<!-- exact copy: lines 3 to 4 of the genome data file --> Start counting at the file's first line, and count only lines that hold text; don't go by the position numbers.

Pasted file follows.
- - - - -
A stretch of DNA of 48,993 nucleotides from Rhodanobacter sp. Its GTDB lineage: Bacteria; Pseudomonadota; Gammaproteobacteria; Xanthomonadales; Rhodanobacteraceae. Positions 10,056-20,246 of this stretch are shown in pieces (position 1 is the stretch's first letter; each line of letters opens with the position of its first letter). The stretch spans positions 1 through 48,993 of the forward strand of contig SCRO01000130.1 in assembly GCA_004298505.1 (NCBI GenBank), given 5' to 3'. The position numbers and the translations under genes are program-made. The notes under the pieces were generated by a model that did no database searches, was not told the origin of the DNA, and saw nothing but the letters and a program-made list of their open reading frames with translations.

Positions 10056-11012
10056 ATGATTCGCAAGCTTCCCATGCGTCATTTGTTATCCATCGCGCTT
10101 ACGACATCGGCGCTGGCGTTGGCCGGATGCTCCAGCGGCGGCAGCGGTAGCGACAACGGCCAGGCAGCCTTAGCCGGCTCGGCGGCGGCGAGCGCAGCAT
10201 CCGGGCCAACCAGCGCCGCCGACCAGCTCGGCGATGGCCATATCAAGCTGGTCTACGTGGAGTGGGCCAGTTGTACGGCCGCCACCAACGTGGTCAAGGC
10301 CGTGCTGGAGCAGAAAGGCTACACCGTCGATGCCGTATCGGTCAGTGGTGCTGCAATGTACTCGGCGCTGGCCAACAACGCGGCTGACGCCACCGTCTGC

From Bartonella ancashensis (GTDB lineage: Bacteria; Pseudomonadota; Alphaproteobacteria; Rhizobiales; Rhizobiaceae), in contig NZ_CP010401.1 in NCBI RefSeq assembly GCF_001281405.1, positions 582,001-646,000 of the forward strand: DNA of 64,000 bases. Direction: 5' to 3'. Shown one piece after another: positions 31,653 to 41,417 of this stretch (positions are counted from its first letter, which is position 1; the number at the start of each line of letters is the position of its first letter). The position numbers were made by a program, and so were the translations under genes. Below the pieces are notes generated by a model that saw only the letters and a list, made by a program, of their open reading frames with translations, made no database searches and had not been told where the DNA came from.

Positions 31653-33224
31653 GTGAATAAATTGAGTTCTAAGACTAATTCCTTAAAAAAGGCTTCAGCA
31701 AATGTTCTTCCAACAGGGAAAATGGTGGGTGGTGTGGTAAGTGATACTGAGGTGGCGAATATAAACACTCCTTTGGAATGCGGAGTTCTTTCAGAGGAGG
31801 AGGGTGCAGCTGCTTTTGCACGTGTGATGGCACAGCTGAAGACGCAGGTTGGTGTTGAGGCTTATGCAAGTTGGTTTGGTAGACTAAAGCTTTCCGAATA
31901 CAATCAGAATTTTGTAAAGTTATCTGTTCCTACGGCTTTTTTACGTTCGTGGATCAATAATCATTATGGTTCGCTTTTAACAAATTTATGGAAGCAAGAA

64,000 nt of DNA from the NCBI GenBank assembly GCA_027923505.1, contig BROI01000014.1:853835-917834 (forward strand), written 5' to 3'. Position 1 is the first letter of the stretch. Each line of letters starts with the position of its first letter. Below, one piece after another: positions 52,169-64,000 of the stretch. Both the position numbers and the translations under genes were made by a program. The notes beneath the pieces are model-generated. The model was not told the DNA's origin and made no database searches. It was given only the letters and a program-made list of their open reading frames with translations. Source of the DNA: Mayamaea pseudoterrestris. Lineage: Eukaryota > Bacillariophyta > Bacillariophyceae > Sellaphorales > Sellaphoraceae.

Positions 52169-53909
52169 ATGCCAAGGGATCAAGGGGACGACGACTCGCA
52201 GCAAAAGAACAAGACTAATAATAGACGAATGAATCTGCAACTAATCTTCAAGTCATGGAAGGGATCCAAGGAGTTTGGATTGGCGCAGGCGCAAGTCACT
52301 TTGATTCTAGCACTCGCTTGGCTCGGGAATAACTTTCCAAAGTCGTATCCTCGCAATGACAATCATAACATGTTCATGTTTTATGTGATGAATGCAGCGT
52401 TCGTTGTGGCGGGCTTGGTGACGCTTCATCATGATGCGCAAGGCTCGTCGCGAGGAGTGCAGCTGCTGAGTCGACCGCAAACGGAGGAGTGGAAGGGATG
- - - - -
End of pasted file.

10056 ATGATTCGCAAGCTTCCCATGCGTCATTTGTTATCCATCGCGCTT
10101 ACGACATCGGCGCTGGCGTTGGCCGGATGCTCCAGCGGCGGCAGCGGTAGCGACAACGGCCAGGCAGCCTTAGCCGGCTCGGCGGCGGCGAGCGCAGCAT